A meditation teacher once said, “Dharma is free!” to encourage us to share and ask questions about our meditation experience and the dharma. I will admit that his exclamation worked and got our group to open up. Free, as in beer, usually encourages greater demand and fortunately for us, this situation was without the indulgence of the sacking of the commons. But even information and experience has costs, namely the costs associated with memory, transference and time. So dharma is not free as in beer, as appealing as that may sound. In fact, I don’t think it ever was.
The Buddha and his followers found their support from their society, as did many other mendicants such as the Jains. As Ajahn Geoff notes, the Buddha’s society supported their dropouts, those who felt their lives were meant for something other than making do or making money. In fact, he had a huge web of support. His daily alms came from the surplus food of his ordinary lay supporters. Political support and protection came from King Pasenadi. And so appealing was his message to the merchant Anathapindika, that an elaborate park was constructed and donated to the Buddha and his followers, a place that would become the center of his movement while he was still alive.
I still find such support systems here in the states, imported from other countries that have hundreds of years of this kind of history. Wat Metta has a money tree each Thai New Year and Kathina celebration. Ven. Cheng Yen and her penny-pinching house wife followers have a worldwide non-profit relief organization to provide aid to the tired, the poor, and others yearning to breathe free. These are nevertheless still young cultural imports which take root with immigrant populations.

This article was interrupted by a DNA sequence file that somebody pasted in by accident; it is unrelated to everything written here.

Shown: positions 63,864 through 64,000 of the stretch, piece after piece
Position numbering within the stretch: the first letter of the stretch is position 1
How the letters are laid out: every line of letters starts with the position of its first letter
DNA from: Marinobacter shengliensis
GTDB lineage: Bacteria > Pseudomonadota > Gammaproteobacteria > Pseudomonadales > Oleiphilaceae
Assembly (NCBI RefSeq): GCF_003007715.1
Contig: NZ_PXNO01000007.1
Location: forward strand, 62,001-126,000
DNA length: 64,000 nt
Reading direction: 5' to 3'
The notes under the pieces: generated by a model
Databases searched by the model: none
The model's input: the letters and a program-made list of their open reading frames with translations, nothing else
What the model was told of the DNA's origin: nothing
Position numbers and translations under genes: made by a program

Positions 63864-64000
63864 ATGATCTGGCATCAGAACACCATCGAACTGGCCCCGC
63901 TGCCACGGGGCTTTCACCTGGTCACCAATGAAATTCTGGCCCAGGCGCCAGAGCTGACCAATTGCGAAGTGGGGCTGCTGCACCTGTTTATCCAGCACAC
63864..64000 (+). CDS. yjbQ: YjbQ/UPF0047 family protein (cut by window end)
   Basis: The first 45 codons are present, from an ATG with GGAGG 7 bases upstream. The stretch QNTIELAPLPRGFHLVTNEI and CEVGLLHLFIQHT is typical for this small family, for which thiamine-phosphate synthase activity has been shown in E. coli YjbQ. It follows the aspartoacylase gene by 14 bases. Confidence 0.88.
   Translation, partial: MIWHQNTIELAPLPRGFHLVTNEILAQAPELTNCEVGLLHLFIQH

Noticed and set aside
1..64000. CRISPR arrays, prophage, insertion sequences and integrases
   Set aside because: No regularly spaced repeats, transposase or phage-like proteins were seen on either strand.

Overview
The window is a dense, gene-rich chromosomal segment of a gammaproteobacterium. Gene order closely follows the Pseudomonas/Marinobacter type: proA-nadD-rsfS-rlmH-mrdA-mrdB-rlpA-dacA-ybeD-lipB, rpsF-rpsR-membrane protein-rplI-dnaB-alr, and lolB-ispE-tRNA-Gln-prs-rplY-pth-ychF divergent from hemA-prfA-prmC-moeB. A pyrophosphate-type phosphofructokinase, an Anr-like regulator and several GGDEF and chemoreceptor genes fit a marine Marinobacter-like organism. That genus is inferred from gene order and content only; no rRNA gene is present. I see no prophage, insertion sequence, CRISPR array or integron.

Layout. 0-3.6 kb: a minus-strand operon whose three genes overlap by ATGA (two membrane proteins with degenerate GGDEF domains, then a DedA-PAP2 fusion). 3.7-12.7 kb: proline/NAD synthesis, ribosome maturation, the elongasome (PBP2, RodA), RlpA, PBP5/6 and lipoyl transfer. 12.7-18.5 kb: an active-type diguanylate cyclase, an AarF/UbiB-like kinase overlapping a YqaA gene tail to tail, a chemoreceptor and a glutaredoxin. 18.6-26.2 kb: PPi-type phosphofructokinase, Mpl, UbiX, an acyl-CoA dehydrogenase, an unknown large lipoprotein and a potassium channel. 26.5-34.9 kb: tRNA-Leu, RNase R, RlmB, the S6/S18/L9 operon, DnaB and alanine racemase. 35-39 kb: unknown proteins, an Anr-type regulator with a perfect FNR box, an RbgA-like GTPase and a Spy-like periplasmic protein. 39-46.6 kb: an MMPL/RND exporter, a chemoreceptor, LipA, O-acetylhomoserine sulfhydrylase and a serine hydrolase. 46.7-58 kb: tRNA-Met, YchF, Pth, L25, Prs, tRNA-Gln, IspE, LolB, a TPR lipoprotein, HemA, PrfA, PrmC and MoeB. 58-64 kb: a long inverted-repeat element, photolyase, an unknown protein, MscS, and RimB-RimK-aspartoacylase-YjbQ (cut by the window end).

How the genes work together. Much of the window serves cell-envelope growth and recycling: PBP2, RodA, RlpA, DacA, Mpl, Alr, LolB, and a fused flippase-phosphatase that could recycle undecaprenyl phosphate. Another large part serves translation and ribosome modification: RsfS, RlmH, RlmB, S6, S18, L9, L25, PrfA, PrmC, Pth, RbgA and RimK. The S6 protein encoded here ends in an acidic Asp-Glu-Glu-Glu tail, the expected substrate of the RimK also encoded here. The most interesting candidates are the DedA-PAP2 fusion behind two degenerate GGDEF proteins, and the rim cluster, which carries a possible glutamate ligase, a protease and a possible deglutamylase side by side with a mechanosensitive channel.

In the same referenced essay, Ajahn Geoff also notes that American society has no ready support system for people with aspirations of samvega. According to the essay, such people who act on these feelings are likely to be relegated to the fringes of society along with other cast-offs who have no use for the economy. There are exceptions to the rule for unproductive members of society: alternative lifestyles such as early retirement extreme and van dwelling; authors who become popular enough to live off the royalties of their writings, and speakers who command exhorbitant fees. But there can only be so many authors before our bookshelves are full and so many speakers before our wallets run dry.
What we do with the surplus of our economy seems to be as important as what we do not do with it. Maintaining the centers and support of dharma is certainly not free, just as arunlikhati and Will Buckingham point out. But if we are working so hard to produce this surplus, what value do we want it to bring for us?